This is titled "Duende" on what would probably be a full sheet of regular, printed paper.
It's an excerpt from a novel that I've been working on for a few years. It was conceived because of NaNoWriMo and [with partial thanks to the motto of the program + its annual occurrence] this is one of my few Project-Forms without an end-date to ever feel like I have to rush for.
The original title of the novel-in-progress is "Unicorns Don't Stone Demons". I do think that's important, but as I continue to work on it, I call it "Centella". The first title I had definitely feels like something that would get attention and allure to some of the things I'd like to reference, but it also feels too catchy for what this book is to me at the present. I think it's very likely that I stick with "Centella" if this ever sees the light of day en totale.
I could easily copy and paste this from where I have it typed in Evernote, but I just rediscovered it and I'm going to old-fashioned copy it by typing it into this box and letting myself meditate on the scene for a bit. I think it's a good idea to separate myself from the things that I have to do in this way.
She wandered over to the side of the cliff. Reaching a hard hand out, she managed to run her fingers along the jagged pieces and the smooth parts. There was hardly a sound in the world except for the dirt falling on her nails and the air spiking between her layers of hair, hitting her ears in an awful way. It split her goosebumps and lifted her eyelashes so that her eyes watered and her nose began to run. It was so human, the process of it all. She parted her mouth quietly, and let her tongue taste the nothing, feeling frozen against the still, tough air that surrounded her and slid down the rock face until it sat on top of her. Dirt continued falling on her head and nothing brushed it away. She closed her mouth again. Her lips were dry and now so was every part of her insides. Her eyes were going towards dryness, even. She closed her eyes and tears did not come. Nothing to soothe her bare skin was anywhere. Nothing to soothe the dryness of her pupils or the shields over them. If she hadn't known better, she wouldn't have been able to tell where she was. She realized that despite the slow nothingness pushing down on her, her heart was beating quickly. Or it had been. She only realized it had been now that it wasn't.
She turned to look for water. Even though it was just a thought, she immediately shook her head at how stupid that sounded. You could find water just about anywhere. It was the safe water, the flowing water, that counted.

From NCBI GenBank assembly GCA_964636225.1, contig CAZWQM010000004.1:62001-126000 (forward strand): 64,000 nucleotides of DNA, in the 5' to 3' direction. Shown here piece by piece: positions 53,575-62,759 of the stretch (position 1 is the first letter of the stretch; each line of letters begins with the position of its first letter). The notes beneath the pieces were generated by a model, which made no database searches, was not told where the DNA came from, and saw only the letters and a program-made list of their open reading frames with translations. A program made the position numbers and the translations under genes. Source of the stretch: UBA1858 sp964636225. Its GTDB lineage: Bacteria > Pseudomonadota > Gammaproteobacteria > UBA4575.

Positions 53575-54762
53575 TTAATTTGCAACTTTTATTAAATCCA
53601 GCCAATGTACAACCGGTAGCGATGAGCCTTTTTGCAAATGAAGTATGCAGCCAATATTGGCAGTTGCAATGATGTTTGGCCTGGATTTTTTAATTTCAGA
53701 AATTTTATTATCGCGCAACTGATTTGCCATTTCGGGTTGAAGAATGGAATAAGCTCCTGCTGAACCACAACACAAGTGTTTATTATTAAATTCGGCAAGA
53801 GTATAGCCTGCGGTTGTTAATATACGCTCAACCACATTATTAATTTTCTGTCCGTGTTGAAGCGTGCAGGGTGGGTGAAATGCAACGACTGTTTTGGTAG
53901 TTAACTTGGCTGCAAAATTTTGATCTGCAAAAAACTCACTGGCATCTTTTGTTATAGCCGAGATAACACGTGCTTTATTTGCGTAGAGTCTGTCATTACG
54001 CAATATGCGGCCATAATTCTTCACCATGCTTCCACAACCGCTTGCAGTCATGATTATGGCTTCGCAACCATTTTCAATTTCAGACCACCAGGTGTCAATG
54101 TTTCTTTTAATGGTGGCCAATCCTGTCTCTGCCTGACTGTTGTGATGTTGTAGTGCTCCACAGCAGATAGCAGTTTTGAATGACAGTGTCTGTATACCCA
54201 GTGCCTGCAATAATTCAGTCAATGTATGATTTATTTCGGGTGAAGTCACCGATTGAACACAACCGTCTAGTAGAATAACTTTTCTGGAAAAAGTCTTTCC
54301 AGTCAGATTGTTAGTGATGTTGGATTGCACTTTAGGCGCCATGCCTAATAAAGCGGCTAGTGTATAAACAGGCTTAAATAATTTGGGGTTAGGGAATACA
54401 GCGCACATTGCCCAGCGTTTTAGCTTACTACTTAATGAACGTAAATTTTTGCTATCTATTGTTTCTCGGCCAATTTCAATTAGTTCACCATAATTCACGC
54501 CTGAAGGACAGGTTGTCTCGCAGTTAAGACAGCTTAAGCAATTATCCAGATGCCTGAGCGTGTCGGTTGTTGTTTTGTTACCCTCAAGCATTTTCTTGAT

"I don't have a favorite," she scoffed quietly, thinking only of the grass between her toes and how strange it was that the ground would be so squishy beneath her feet right here.
It was simply an answer she had given Francis to a question he had asked back when he was just learning about her lives. She had scoffed at him then too, although more haughtily if not more forcefully. She moved to canvas the acreage she had chosen. On her way winding back through the trees towards where she and Francis were supposed to meet up (hopefully with productive news), she blinked. Well, of course she blinked, but here she allowed herself to blink in longer strokes than usual. It was an old habit from when she was a child. An actual child at some First point in her life. There was no telling when was her First life or if she was a child at all in anything, but she knew that at some point in her entire existence she had to have been an entirely innocent child in every way that every person might ever assume. She'd been a child every time, and thousands of moments must have held her as an innocent, but she was always the same soul, wasn't she? But... there had been a time when her soul did not hold the memory of scars and... when the spirits around her had not already heard her name from across the sea, or from the leaves decaying in the ground, or from the lips of the wind or faeries.
She let her eyes shut for seconds at a time in long blinks. Each eye closed, she avoided trees by noticing what was ahead of her with eyes intercepting light or shadow, and other parts of her body. She felt the ground beneath her feet change from soggy to mush to hard and back again as she walked in her designated circle. She was much better at not running into things after eons of walking with her eyes closed. The other children had thought it was so wonderfully strange. It was something she had done with ease, and never to show off. It just happened in a moment when it was better for them, such as when she had walked in on a boy named Rory kissing her sister or when she had to play hide and seek with the littles or when--she stopped and her eyes flashed open. Or--there was a bright light in front of her, or something? The words of simple observational thought and the names of children jumbled themselves in her face and in the back of whatever was between her eyes. She covered her eyes and didn't realize she was kneeling on the ground until a cloud moved over the sun, shielding its blinding reflection away to bother some other living creature at some other corner of the land.
"Water!" she cried and then realized tears were actually falling from her eyes. Her eyelashes stuck together and her gaze blurry with water, salt, and the hair of lashes, she must have been crying for some time. Her chin was covered in snot and the curve of her shirt was soaked.